The novel coronavirus pandemic presents unique challenges to all of us, but certain segments of the population must be much more considerate and careful when it comes to both avoiding the virus and dealing with the symptoms that its infection – known as COVID-19 – produces.
That most certainly includes diabetics, who account for 34.2 million Americans – 10.5 percent of the population, according to the CDC’s National Diabetes Statistics Report for 2020.
Longstreet Clinic endocrinologist Evgenia “Jenya” Korytnaya, M.D., and longtime clinic program director and Diabetes Education Coordinator Cheryl Williams, RN, CDE, want all diabetics to be aware of the risks posed by the novel coronavirus and COVID-19 and – just as critical – the importance of monitoring their blood sugar during a time when access to typical healthcare has been altered.
“People with diabetes, both type 1 and 2, have a higher risk of becoming very sick and experiencing serious COVID-19 complications, and this risk is highest for people who do not manage their diabetes well, those whose blood sugars are high,” Dr. Korytnaya said. “That is why it is important to stay on top of your numbers. High blood sugar suppresses immune system function and decreases defense against infection.”
Williams understands this risk well, not just as an educator with Longstreet – where she has worked for 22 years – but as a fellow diabetic. Which is why she is adamant that her patients should stay on top of their blood sugar levels, maintaining the lifestyle routines designed to improve their health, while also practicing responsible social distancing in order to decrease the odds of contracting COVID-19.
“All diabetics need to be on top of their routine right now and make sure they have a full supply of their medications in order to stay healthy and keep their blood sugar down,” Williams said. “If your blood sugar is consistently high or out of control, then you also increase your risk for stroke and heart attack – and keeping patients out of the emergency room is a high priority during the time of pandemic.”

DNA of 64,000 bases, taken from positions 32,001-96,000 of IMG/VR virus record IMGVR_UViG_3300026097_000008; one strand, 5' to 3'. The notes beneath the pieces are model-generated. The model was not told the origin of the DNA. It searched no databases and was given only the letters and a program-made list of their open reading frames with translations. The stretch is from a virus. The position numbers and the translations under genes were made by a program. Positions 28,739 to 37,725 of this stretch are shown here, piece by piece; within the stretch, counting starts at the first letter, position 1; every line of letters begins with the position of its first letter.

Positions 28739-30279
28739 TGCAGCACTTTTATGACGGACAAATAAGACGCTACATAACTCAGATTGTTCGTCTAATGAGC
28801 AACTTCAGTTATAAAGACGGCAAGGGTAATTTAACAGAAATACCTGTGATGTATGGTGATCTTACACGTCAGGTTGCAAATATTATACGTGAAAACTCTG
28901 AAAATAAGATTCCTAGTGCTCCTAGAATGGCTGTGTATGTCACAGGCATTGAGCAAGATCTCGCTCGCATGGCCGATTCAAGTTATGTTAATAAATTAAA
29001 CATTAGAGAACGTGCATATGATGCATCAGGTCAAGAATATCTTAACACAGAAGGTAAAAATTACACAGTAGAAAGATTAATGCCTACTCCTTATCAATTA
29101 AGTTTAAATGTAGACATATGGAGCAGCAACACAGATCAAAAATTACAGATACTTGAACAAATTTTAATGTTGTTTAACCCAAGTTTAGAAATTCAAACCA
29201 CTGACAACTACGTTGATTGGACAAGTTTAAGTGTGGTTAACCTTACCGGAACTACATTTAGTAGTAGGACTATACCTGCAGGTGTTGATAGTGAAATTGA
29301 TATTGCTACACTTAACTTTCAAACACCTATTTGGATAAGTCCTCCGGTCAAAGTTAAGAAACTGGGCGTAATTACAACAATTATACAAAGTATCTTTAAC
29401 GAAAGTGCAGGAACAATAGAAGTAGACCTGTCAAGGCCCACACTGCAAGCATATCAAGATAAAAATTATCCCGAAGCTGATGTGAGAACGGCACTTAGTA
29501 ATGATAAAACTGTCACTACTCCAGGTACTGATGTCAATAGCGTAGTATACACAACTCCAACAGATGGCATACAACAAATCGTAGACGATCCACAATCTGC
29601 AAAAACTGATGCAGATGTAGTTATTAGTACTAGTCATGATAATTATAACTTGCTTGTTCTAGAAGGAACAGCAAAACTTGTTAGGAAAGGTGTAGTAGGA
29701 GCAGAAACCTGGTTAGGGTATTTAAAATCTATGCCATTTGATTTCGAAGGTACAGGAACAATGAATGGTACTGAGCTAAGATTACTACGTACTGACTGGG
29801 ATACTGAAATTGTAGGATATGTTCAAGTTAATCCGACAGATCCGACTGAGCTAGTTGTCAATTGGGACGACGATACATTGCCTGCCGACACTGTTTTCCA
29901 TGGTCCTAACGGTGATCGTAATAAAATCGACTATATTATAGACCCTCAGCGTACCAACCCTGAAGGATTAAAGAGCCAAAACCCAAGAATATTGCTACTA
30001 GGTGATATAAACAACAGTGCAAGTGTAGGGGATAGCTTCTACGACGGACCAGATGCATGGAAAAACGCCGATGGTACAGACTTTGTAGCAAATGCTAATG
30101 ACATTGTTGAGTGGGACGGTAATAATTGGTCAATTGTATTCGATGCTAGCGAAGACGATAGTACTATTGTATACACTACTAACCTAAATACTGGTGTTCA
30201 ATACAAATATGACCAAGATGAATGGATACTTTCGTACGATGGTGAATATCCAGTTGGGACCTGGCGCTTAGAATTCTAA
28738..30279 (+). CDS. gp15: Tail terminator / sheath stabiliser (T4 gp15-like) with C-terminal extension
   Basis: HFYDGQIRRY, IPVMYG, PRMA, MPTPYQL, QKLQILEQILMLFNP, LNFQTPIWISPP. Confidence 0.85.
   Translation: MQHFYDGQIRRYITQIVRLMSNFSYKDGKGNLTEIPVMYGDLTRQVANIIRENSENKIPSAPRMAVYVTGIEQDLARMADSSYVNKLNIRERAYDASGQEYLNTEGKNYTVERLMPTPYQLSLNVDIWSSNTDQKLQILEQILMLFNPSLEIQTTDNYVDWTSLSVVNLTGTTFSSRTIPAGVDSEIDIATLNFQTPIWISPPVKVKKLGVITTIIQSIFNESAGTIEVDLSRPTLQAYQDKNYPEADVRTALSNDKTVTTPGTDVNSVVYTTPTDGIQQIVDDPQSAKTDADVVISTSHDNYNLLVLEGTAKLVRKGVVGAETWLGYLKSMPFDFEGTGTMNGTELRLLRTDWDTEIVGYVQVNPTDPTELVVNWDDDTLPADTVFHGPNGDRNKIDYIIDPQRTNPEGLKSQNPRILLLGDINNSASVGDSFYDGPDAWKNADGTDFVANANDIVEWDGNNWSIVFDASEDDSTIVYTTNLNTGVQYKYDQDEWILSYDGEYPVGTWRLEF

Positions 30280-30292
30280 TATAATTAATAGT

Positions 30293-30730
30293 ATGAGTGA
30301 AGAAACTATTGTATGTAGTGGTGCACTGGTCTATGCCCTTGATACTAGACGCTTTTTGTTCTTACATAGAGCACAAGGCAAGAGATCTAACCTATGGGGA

Those patients diagnosed with type 2 diabetes mellitus, should also be aware of additional comorbidities, such as obesity, heart disease, high blood pressure and fatty liver, referred to as “cardiometabolic diseases.” Patients with these diseases also have increased risk of severe complications from COVID-19.
“When people become very sick and weak it becomes hard for them to manage their pre-existing conditions at home and this could result in hospitalization,” Dr. Korytnaya said.
How diabetics can avoid COVID-19
First things first, Dr. Korytnaya and Williams stress that both diabetics and family members/anyone in contact with diabetics need to practice and understand the responsibility of social distancing. Even in the face of loosening restrictions in the state of Georgia, those who are “medically fragile” – which includes many diabetics – are still encouraged to shelter in place and maintain a healthy home environment.
“The bottom line is people with diabetes need to be very careful to not get exposed to someone with the virus by practicing strict social distancing and washing their hands,” Williams said.
Social distancing includes:
- Staying at least 6 feet (about 2 arms’ length) from other people
- Not gathering in groups
- Staying out of crowded places and avoiding mass gatherings
You may also substantially decrease your chances of contracting COVID-19 by:
- Washing your hands with soap and warm water for at least 20 seconds at intervals throughout the day.
- Avoiding touching your face as much as possible.
- Wearing disposable gloves to clean and disinfect.
- Cleaning surfaces with soap and water.
- Practice routine cleaning of frequently touched surfaces. (High touch surfaces include: tables, doorknobs, light switches, countertops, handles, desks, phones, keyboards, toilets, faucets, sinks, etc.)
Of course, if you experience any flu-like symptoms such as fever, cough, shortness of breath or wheezing, call your primary care provider immediately. Your healthcare provider will determine if you need to be tested for COVID-19, if you need to be hospitalized or if you can be seen through a telehealth visit.
Keeping your blood sugar in check
For diabetics, staying healthy during this time is about more than just avoiding COVID-19. In fact, successfully coping with diabetes is a lifelong commitment to maintaining safe blood sugar levels – no matter the situation. However, as normal healthcare options have been disrupted by the pandemic, it is now more important that diabetics control their blood sugar levels.